Skip to page content

Assess Johannes Brahms’ image based on the commonly reproduced photographic evidence and you must reconcile two extremes. At one end is the strikingly handsome, long-haired, youthful Brahms – the iconic romantic virtuoso. At the other is the older, bushy-bearded, familiar Brahms – the iconic avuncular elder statesman. We tend to force his musical output to comport with this duality. 

In the case of his relatively small output for solo piano, this seems apt. His three sonatas and early sets of variations are all filled with swaggering virtuosity and relentless energy. Then, apart from his Klavierstücke, Op. 76 and the Two Rhapsodies of Op. 79, there is a long hiatus until the composer’s final decade when the four sets of Op. 116 through 119 appear in quick succession.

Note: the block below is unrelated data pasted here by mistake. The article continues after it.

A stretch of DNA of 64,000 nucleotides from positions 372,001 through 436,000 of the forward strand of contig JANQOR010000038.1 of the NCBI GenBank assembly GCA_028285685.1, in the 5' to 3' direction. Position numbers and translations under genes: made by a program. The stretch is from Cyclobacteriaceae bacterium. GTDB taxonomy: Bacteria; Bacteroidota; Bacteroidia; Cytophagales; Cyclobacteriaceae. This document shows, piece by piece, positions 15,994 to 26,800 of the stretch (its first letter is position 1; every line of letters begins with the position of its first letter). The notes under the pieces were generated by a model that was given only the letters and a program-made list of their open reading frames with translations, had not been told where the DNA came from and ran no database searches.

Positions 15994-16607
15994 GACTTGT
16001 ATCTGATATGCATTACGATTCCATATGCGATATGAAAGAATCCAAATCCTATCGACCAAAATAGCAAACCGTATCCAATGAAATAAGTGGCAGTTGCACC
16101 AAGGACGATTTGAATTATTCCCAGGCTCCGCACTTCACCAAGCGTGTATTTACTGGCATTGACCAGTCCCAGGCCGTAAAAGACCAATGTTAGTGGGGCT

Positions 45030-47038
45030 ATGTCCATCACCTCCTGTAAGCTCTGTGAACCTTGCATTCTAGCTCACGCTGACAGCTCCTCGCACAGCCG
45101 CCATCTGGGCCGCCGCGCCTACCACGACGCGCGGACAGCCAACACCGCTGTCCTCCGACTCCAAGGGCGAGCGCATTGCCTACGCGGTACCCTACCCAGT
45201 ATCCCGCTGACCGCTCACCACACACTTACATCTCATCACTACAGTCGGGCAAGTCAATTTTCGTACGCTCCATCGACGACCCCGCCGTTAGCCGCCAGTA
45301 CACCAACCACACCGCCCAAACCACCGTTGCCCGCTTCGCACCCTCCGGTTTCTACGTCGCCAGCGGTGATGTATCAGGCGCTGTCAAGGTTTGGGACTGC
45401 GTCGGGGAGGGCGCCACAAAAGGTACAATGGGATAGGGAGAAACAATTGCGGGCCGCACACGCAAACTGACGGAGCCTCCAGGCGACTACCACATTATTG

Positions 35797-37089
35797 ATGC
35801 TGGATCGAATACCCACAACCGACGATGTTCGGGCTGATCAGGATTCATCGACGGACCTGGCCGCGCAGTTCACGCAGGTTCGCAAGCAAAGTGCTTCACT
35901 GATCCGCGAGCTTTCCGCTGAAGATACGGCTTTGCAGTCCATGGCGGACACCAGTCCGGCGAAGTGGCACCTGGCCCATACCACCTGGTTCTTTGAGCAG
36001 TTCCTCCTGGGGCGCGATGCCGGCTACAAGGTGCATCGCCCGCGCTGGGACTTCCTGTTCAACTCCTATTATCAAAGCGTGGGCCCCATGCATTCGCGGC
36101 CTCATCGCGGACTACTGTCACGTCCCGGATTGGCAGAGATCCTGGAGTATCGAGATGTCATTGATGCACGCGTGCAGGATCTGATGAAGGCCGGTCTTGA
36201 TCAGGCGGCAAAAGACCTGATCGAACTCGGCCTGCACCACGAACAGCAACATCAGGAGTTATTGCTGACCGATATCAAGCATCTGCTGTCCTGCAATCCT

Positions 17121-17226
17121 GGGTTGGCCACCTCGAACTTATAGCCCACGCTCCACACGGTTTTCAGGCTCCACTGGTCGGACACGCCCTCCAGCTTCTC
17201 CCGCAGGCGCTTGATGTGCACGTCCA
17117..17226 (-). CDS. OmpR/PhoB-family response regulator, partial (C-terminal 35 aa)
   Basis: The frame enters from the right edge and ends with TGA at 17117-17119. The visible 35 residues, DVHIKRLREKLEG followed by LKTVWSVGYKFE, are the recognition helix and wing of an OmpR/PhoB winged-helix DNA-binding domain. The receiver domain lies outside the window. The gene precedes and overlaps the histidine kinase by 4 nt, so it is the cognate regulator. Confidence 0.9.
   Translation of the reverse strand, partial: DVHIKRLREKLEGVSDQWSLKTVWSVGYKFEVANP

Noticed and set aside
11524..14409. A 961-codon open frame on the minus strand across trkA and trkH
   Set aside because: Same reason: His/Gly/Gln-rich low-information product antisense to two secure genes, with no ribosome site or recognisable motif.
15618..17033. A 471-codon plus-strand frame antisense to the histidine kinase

But we make a mistake if we assume that all of these late pieces are in some way serene and autumnal. This is the work of a composer on the cusp of turning 60. The emotional fires may burn more briefly, but no less intensely.

The term intermezzo comes from the theatrical tradition of inserting a light diversion between the acts of a larger serious work. But in much the same way that Haydn called his gigantic variations a mere diversion, Brahms isn’t crafting trifles despite his titles. The three intermezzos we hear are by turns happy or active or tranquil, but never superficial. In fact they are intensely confidential and intimate, deeply private but gently shared.